From this point on, things get a little fuzzy in my memory. I remember that things like reading magazines and listening to CD's no longer held the attraction for me that they did with the earlier contractions. All I could do was try to hold on for the next one. Deep breathing got to be pretty ineffective, too, so the nurse taught me the He-he-he-whooo method of breathing. That helped for awhile. At some point, the focal point I had brought in (a stuffed beaver named Herman) was no longer good enough. I needed a light source to focus on. I demanded that a light be turned on that I could see. Mike turned on the examination lamp and it became my focal point throughout the rest of the labor. To be more precise, a tiny little dot in the center of the light became my focal point. Don't ask me why; it just did.

The doctor showed back up some time in the middle of all this and saw that I was progressing. He went to work on some charts, and the next time I saw him he was in scrubs and wondered if I wanted my water to be broken (I think I had only dilated to 4 or 5). I said yes. Strike Three. The contractions started coming even harder. It got to the point where I couldn't really make out much of anything anyone was saying unless they said it right in my face over and over. I can't really give you a progression of how things went at this point, because it's all a jumble. I can only tell you the snatches that I remember, and I have no idea in what order they occurred. The only thing I'm sure about is that at 6 cm I asked for an epidural. OK, I didn't ask for an epidural. I think I said something like, "Get me an epidural." Mike had been advised beforehand to double-check to make sure it's what I really wanted if I ever asked for it, so he did. It was. Strike Four. The doctor said he wanted to put a scalp electrode on the baby to monitor his heart. We had been having trouble getting his heartbeat monitored all day; he was (and is) a very wiggly baby, and administration of an epidural was going to make heart monitoring impossible. I agreed. Strike Five. The anesthesiologist lived in a house right behind the hospital, so I thought it would only be a few minutes before he showed up. Maybe it was. It felt like hours. He finally got there, and they had me sit on the side of the bed. The contractions were so hard I thought my body was going to split in two. Then he told me I had to sit absolutely still "for a few minutes". I couldn't believe it - there weren't 10 seconds between contractions!! That meant I'd have to sit still through SEVERAL contractions. Perfectly still. I got very scared.

I tried to sit still, and just as he was swabbing my back, a contraction came on. I knew he wasn't at the needle point yet, so I told him I had to move. I don't know how I was moving, but I do know that it involved a lot of rocking and writhing and throwing my head back and forth. I got through that contraction and tried to get still. Just as he was about to start, another one came on. "I have to move, here's another one." He said, "OK, but this is the last one. If you move after this, I won't be able to do it." Absolute terror seized me when he said this. He just COULDN'T leave. I knew it would be damn near impossible to sit still through having the epidural put in, but the thought of going through the rest of the contractions and the pushing with no relief was unbearable. So I ended up sitting through about 4 contractions, yelling and crying and sobbing and panicking, but not moving. Mike later told me that it took him 3 tries to get the catheter threaded (apparently there's something unusual about one of my vertebrae) which is why it took so long. Anyway, they got it in and checked my cervix - 9 1/2 centimeters!! The epidural was not yet having an effect, so I was feeling everything. I felt .. pain. Searing, ripping, pressing, gripping, mind-numbing pain.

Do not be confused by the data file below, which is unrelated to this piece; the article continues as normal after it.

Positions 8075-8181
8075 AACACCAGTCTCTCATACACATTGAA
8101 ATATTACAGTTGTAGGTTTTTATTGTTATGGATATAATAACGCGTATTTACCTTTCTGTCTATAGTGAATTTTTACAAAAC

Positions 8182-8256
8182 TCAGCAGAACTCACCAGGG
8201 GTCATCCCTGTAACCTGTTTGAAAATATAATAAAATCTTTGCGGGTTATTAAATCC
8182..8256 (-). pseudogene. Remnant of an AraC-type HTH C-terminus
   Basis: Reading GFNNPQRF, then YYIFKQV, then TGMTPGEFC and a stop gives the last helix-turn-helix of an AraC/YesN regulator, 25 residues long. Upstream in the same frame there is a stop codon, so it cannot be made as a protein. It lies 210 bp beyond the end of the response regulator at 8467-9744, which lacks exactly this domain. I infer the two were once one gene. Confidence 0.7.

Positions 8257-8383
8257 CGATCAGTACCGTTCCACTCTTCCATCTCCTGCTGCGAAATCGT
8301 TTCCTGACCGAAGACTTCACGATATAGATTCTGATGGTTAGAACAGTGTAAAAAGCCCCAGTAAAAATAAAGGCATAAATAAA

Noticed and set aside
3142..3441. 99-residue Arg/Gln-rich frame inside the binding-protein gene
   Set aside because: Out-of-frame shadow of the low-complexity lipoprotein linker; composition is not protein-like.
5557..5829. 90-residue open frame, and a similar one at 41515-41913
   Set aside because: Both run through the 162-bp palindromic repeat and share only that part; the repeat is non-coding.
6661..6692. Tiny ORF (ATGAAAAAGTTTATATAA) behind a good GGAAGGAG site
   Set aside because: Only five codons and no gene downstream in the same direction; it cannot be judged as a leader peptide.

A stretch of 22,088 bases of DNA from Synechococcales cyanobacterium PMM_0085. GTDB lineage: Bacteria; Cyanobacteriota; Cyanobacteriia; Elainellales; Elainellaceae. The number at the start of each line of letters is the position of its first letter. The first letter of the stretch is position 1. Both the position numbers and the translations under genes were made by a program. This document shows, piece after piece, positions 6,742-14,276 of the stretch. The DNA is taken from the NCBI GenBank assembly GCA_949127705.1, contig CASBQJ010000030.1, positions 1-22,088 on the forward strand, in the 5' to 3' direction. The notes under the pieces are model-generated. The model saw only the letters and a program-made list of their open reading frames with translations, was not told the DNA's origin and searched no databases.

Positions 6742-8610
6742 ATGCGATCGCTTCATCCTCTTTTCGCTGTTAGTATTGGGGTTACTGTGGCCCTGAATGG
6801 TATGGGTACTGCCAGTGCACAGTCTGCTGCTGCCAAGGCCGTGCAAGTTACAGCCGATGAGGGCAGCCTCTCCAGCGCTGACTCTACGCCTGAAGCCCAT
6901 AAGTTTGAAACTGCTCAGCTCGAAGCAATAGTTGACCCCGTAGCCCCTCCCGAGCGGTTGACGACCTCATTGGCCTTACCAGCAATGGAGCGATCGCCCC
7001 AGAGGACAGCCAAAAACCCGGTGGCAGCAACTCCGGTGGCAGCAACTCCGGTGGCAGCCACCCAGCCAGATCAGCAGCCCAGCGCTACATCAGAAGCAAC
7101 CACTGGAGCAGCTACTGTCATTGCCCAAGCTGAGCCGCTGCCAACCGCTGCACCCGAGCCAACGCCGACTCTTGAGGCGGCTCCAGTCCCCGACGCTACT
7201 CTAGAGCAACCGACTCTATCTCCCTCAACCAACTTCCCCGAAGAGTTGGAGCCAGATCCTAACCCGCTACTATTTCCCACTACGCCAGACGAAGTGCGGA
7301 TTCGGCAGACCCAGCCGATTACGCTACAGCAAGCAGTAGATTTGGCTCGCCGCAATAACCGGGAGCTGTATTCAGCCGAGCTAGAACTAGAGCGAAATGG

Everyone was talking to me at once, and no one was intelligible. Mike was to my left, the doctor at my feet, and Tammy to my right (she moved around a lot, though, so I'm not sure how long she was there). Everyone wanted me to breathe, but all I could do was scream about how much it hurt. I know I said I can't do it. I know I said I can't push. I know Mike (or Tammy, or somebody) said to breathe. I know I wasn't breathing. Then somebody sucker-punched me; they said, "Breathe for the baby. Breathe once for the baby." I think it was Mike. So I took a gasp and went back to screaming. Somebody said "Good." Then somebody said breathe for the baby again. Even in the midst of all that pain, I remember thinking they were cheating by using the baby as leverage, but that they were right, too. So I breathed. Once. I couldn't breathe more than once at a time. He-he-he-whooo had long since fallen by the wayside and was replaced by wailing.